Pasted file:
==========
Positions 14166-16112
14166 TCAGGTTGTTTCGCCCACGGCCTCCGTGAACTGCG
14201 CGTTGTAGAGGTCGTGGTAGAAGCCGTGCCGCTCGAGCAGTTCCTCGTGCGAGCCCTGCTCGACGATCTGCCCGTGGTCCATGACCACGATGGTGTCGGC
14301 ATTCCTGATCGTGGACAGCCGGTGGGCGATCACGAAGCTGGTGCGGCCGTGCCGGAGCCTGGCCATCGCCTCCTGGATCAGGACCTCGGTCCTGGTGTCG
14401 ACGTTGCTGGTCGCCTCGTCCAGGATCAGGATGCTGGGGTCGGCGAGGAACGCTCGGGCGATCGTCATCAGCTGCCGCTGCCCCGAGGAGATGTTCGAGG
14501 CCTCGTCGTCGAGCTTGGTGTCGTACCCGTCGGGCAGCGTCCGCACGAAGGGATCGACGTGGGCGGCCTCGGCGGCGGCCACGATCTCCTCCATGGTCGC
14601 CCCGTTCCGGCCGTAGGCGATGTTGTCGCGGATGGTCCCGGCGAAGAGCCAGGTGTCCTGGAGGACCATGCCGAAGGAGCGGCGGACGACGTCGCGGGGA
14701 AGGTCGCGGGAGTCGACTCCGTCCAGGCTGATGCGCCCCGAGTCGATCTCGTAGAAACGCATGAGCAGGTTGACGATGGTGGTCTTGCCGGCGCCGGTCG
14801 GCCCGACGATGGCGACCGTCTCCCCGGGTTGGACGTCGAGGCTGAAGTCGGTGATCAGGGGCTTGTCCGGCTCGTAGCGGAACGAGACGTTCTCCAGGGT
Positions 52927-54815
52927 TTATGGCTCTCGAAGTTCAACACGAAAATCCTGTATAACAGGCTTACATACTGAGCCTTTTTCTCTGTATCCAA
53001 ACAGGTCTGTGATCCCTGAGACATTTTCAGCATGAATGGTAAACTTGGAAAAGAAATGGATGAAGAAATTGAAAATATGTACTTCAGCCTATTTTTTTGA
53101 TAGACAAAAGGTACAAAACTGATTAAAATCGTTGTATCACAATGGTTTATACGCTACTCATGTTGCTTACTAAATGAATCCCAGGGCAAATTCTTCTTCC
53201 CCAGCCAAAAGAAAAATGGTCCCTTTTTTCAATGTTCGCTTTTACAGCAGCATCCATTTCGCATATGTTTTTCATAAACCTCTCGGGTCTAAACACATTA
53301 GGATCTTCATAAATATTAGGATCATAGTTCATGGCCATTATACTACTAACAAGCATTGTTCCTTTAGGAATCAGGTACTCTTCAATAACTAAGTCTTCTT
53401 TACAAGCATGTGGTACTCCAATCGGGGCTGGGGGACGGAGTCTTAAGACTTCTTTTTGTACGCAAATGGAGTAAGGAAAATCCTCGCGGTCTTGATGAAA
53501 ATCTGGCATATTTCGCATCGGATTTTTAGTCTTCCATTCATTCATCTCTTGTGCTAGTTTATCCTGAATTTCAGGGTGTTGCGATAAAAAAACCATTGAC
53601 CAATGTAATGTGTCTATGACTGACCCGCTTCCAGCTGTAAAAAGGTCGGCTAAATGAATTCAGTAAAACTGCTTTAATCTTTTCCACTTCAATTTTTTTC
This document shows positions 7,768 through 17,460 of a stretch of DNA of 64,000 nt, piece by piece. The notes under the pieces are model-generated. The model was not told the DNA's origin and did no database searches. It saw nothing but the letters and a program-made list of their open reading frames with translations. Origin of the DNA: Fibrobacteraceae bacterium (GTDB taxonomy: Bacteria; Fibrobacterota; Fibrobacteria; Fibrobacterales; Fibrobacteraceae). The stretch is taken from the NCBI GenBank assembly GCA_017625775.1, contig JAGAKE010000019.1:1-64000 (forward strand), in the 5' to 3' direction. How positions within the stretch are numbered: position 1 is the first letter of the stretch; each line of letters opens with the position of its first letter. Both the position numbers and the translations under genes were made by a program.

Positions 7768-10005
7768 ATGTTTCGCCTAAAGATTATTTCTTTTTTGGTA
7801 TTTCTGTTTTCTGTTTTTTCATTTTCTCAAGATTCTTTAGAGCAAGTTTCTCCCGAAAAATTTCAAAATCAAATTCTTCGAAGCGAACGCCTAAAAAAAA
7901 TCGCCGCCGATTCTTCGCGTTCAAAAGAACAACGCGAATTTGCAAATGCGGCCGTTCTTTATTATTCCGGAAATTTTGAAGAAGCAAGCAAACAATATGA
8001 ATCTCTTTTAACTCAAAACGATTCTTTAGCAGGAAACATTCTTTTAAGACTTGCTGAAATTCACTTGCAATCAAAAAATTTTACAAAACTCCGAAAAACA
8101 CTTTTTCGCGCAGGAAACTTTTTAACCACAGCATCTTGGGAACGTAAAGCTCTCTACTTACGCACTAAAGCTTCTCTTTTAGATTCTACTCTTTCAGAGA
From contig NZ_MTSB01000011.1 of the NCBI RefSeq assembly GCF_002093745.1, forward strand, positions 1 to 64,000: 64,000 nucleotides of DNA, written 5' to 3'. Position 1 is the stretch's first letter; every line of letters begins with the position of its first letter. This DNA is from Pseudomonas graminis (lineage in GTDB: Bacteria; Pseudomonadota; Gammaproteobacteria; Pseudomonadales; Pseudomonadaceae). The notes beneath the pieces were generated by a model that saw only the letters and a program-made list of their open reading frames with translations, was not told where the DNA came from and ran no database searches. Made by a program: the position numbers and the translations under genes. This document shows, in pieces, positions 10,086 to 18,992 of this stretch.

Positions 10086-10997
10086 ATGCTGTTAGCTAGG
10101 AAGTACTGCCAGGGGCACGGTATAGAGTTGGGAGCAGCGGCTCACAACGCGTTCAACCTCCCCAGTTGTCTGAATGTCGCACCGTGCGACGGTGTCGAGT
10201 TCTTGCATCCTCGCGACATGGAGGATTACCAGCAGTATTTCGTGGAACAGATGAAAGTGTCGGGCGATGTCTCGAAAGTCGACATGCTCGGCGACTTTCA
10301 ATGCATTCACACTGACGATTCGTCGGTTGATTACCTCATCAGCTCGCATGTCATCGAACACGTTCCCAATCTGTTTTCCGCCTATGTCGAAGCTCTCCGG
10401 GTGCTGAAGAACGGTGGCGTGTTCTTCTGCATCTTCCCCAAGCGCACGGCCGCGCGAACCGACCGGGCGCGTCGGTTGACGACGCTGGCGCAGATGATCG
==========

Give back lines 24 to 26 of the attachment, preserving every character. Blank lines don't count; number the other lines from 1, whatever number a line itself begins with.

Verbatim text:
8001 ATCTCTTTTAACTCAAAACGATTCTTTAGCAGGAAACATTCTTTTAAGACTTGCTGAAATTCACTTGCAATCAAAAAATTTTACAAAACTCCGAAAAACA
8101 CTTTTTCGCGCAGGAAACTTTTTAACCACAGCATCTTGGGAACGTAAAGCTCTCTACTTACGCACTAAAGCTTCTCTTTTAGATTCTACTCTTTCAGAGA
From contig NZ_MTSB01000011.1 of the NCBI RefSeq assembly GCF_002093745.1, forward strand, positions 1 to 64,000: 64,000 nucleotides of DNA, written 5' to 3'. Position 1 is the stretch's first letter; every line of letters begins with the position of its first letter. This DNA is from Pseudomonas graminis (lineage in GTDB: Bacteria; Pseudomonadota; Gammaproteobacteria; Pseudomonadales; Pseudomonadaceae). The notes beneath the pieces were generated by a model that saw only the letters and a program-made list of their open reading frames with translations, was not told where the DNA came from and ran no database searches. Made by a program: the position numbers and the translations under genes. This document shows, in pieces, positions 10,086 to 18,992 of this stretch.